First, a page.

Igbt help?

Good night, how are you? I’m using the igbt gt50jr22 in my projects, I wanted to know which is the best switching frequency for me to use and the best gate resistor using a gate voltage of 15v? and a voltage of 400v between drain and source


Unfortunately there’s no clear answer to either of your questions; switching frequencies will be limited at the high end by the device’s switching characteristics and likely to a figure in the 10s of kHz, but below that point it’s a question of making a choice and living with the resulting tradeoffs.

Similarly, choice of a gate resistance (if any) is based on other considerations. One usually wants enough to prevent ringing of the L-C circuit formed by the gate capacitance with parasitic inductance in the drive circuit, but more leads to slower switching and (usually) increased losses.

Manufacturers’ application notes are a good resource for gaining more insight into these sorts of questions. This one and this one are examples of the kind. The datasheets themselves are also useful; they don’t usually contain a lot of useless information, so if there’s something in a datasheet you don’t understand, view that as a pointer to something that you probably want to learn about.

Also, that’s not a children’s transistor you’re talking about, and the sort of circuits it’s suited for are not forgiving. Please use utmost caution when dealing with such things.

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Hello daviqueirozbarroso,

Constructing power electronics can be a challenge. Yet, it is a worthy goal as there are many lessons to be learned.

While I don’t have a direct answer to your question I can give you some pointers. For example, are you familiar with dedicated gate drive ICs such as those listed here:

You may be able to find some good ideas in the associated datasheets or application notes such as https://www.digikey.com/en/products/detail/infineon-technologies/IR2213PBF/1928077 and https://www.farnell.com/datasheets/2254418.pdf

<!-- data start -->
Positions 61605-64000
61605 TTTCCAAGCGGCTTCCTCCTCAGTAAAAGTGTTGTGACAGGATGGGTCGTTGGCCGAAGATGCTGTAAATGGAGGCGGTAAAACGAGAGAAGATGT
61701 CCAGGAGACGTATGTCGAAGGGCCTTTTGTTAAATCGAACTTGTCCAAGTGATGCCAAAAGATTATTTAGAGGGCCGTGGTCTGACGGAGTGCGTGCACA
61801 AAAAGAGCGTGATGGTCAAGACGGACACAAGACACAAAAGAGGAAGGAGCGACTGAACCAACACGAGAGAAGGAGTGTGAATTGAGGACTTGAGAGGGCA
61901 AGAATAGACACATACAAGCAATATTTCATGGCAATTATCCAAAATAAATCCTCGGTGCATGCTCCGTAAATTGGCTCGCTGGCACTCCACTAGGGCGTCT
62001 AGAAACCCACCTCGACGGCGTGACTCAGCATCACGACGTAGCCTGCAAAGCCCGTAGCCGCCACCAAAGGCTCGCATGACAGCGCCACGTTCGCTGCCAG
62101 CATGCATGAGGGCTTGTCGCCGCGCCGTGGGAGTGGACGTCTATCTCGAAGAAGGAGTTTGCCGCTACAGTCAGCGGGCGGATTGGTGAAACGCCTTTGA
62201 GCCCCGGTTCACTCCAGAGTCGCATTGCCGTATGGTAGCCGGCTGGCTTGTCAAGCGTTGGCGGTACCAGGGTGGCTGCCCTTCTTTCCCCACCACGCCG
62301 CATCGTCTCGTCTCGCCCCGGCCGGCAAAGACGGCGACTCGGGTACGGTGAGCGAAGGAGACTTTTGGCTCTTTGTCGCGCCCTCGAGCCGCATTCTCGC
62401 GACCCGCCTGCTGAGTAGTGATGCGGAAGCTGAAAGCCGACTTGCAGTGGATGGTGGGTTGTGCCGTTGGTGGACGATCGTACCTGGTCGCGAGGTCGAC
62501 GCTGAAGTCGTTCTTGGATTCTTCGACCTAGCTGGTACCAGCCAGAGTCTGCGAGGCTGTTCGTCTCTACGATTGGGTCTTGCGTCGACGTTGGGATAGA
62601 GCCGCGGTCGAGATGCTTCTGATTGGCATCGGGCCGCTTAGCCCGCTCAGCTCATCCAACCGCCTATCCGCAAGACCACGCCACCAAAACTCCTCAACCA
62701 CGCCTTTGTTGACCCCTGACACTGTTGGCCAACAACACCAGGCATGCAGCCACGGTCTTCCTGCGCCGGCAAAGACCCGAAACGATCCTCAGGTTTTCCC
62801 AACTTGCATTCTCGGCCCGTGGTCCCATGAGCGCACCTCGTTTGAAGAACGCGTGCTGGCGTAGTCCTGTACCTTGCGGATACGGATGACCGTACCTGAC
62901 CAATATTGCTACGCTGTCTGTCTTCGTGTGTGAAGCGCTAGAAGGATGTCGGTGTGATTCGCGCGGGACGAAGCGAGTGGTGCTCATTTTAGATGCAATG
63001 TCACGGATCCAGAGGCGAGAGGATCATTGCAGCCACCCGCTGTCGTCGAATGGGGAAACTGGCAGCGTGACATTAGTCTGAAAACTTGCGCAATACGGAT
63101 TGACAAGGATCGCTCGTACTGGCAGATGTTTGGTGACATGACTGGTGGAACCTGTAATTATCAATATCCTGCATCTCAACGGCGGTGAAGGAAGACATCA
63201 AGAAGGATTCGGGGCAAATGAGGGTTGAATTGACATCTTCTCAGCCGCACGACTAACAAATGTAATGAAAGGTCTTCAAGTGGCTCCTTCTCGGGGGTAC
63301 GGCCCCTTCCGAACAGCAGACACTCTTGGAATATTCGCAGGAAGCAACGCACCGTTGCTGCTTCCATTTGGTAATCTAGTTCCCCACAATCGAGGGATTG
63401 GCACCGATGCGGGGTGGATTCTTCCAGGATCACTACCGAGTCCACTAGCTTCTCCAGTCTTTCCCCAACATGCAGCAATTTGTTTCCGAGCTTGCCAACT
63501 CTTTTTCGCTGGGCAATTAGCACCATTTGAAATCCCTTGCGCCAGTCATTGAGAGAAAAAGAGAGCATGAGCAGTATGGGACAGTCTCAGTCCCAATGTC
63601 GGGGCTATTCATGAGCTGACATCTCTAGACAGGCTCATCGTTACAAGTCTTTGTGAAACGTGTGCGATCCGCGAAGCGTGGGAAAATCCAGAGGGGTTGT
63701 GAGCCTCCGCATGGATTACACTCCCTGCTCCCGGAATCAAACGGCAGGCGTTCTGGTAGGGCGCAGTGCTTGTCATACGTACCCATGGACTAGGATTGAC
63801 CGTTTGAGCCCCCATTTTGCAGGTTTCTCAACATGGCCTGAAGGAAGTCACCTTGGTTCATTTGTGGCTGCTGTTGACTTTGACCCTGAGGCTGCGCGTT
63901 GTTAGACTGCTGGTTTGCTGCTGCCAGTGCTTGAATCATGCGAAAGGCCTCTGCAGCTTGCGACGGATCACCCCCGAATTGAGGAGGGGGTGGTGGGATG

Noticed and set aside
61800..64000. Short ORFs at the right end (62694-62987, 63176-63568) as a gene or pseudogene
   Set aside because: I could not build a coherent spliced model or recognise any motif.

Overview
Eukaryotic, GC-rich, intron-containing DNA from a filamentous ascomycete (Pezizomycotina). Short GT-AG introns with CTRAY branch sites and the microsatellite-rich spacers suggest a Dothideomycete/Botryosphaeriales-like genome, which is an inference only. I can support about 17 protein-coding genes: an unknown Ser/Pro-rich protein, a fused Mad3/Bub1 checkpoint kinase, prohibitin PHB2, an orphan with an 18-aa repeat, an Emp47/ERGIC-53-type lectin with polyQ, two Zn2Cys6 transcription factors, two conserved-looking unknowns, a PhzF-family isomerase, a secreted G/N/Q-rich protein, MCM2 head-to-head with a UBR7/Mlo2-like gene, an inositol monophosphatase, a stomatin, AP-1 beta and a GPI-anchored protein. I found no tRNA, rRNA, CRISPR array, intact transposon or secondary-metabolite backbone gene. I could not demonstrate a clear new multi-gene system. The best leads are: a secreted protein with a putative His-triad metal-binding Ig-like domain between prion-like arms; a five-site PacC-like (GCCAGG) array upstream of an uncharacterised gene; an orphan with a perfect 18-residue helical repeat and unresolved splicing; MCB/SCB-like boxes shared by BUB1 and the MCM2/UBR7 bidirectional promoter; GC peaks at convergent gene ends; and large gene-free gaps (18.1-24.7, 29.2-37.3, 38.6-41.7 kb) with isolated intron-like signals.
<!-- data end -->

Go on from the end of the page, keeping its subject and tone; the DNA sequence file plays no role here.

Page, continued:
rick_1976 is correct. This is no toy you are building. Mistakes typically result in a ball of fire that destroys the output IGBT(s), the driver IC, the associated microcontroller, and if you are, unlucky the attached PC. Yes, I’m speaking from experience. Also, don’t underestimate the danger associated with a 400 VDC system. It will kill you or someone you love if you make a mistake.

May I recommend you start small with a circuit to control the speed and direction of a 24 VDC brush-type motor. This will allow you to gain experience and build confidence without the expense and frustration of the fireball. Once you have the motor operating you can explore parameters such as gate resistance, bootstrapping, PWM frequency, and snubber circuits. As a general rule, the lessons learned at low voltage scale to the higher voltage systems.

Best Wishes,


P.S. Don’t become complacent with the low voltage experiments as bad habits will be deadly when the voltage is increase.

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IGBTs in power switching applications require a negative gate voltage to be applied to turn them off. Zero volts is not enough.
There used to be an excellent International Rectifier app note. But when Infineon acquired IR, all of the IR’s app notes got merged with Infineon’s, which is not very search-friendly. But I would advise you to take your time to search for them, as they provide invaluable information, and much more detail than what you could get in an open forum.